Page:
Jonathon Berliner doesn’t know what to do. His organization, Gregory House Programs, just lost a $335,489 federal grant that the nonprofit has relied on for over a decade to provide temporary housing to homeless people suffering from HIV/AIDS in Honolulu.
One of the program’s residents has cancer, and has been rejected from nursing homes in part because of his AIDS. He’s getting frail, Berliner said, and doesn’t have anywhere else to go.
In less than four months, Berliner needs to come up with enough money to continue to house him and 14 other people who are currently staying at the Honolulu shelter.
Gregory House Programs is one of seven nonprofits left searching for funding after a key federal program supporting homelessness initiatives declined to approve $1.3 million in grant renewals last week.
Overall, the U.S. Housing and Urban Development Department slashed over half a million dollars for Honolulu’s Continuum of Care program participants even though Hawaii has the worst rate of homelessness in the nation.
While the cutback is relatively small — a 5 percent decrease from $9.7 million last year to $9.2 million this year — HUD estimates the expiration of funds will remove funding for 465 homeless people who are currently relying on services.
At least one shelter has already stopped accepting new people despite having empty beds.
“Here we’re in this war to prevent homelessness and decisions are being made that are actually adding more homelessness.” — Jonathan Berliner, Gregory House Programs
Michael Ullman, a volunteer coordinator at the National Homelessness Information Project, said he thinks Hawaii policymakers should consider advocating to change HUD’s formula for providing homelessness services, something U.S. Rep. Scott Peters from San Diego has been working on for years.
Ullman recently completed an analysis of HUD’s Continuum of Care funding, determining that on average, the program provides states with $2,822 per homeless person.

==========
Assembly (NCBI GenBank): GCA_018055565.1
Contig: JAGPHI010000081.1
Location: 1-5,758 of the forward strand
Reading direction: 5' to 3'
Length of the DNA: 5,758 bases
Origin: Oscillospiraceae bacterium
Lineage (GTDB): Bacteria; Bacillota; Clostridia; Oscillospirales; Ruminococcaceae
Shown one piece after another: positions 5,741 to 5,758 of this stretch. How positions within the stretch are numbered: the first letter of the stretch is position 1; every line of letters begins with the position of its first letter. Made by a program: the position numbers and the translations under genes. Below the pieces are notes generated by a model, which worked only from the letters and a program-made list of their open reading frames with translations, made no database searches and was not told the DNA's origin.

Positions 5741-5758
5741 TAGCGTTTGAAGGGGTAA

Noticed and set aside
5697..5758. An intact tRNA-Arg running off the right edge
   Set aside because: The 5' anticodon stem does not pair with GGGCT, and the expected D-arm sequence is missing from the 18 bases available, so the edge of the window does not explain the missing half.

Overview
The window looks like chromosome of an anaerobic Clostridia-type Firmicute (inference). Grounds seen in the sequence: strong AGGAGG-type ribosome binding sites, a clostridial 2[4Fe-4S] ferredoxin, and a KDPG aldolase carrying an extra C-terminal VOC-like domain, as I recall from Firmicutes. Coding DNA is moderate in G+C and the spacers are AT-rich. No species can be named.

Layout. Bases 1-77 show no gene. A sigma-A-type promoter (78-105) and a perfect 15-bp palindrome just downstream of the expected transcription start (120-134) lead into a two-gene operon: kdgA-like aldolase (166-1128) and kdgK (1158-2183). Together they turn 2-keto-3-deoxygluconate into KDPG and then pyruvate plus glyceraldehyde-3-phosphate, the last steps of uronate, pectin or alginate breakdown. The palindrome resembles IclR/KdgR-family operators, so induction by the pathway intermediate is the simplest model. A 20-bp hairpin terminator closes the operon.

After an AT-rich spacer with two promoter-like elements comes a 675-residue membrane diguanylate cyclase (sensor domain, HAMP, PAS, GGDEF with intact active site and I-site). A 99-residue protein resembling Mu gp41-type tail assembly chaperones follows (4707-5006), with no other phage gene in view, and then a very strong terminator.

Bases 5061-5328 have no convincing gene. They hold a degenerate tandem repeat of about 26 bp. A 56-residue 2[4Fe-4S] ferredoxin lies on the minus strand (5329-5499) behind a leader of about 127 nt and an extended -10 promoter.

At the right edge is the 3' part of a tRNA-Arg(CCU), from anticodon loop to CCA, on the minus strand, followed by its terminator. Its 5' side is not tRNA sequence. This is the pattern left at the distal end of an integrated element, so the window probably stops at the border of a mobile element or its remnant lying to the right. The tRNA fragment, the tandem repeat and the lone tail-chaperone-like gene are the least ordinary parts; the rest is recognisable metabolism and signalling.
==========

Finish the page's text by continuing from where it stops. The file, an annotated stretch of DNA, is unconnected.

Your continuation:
But funding for Hawaii tends to be disproportionately low despite the state’s homelessness crisis, which spurred Gov. David Ige to declare a state of emergency last fall. This year’s funding provides about $1,492 per homeless person in Hawaii, based on an estimate of the state’s homeless population from January 2015.
Ryan Okahara, who works at the Honolulu office of the U.S. Department of Housing and Urban Development, said there was more competition this year for Continuum of Care funding than the department has ever seen before.
Applications were reviewed at the department’s headquarters in Washington, D.C., and scores will be made available later this month. In general, Okahara said the federal agency prioritized programs that sought to provide permanent housing, rather than temporary housing.
Ullman said Honolulu has a high ratio of temporary shelter beds compared to permanent housing units available for homeless people, and thinks the city’s nonprofits should be more strategic in applying for funding.
“They lost money because they tried to get renewal funding for projects that weren’t permanent housing projects,” he explained. “They need to get organized because the next application is coming up in the next few months.”
Not every homeless provider has been left scrambling after last week’s announcement.
Scott Ishikawa, a spokesman for Catholic Charities Hawaii, said the changes affect the nonprofit’s 44-unit transitional shelter, but that the organization anticipated the loss of funding and is planning to use other state and federal funds to make up for the deficit.
That’s not the case with Ho`omau Ke Ola, a nonprofit in Waianae that serves homeless people with substance abuse. The organization’s current grant lapsed April 30, and now the nonprofit is struggling to figure out how to continue to shelter three people previously funded by HUD.
“We have no alternative funding,” said program director Mona Madeira. “We can’t kick them out, that’s crazy, they’re already in our services, but right now we’re not accepting any more.”
Both Berliner and Madeira described the cuts as “devastating.”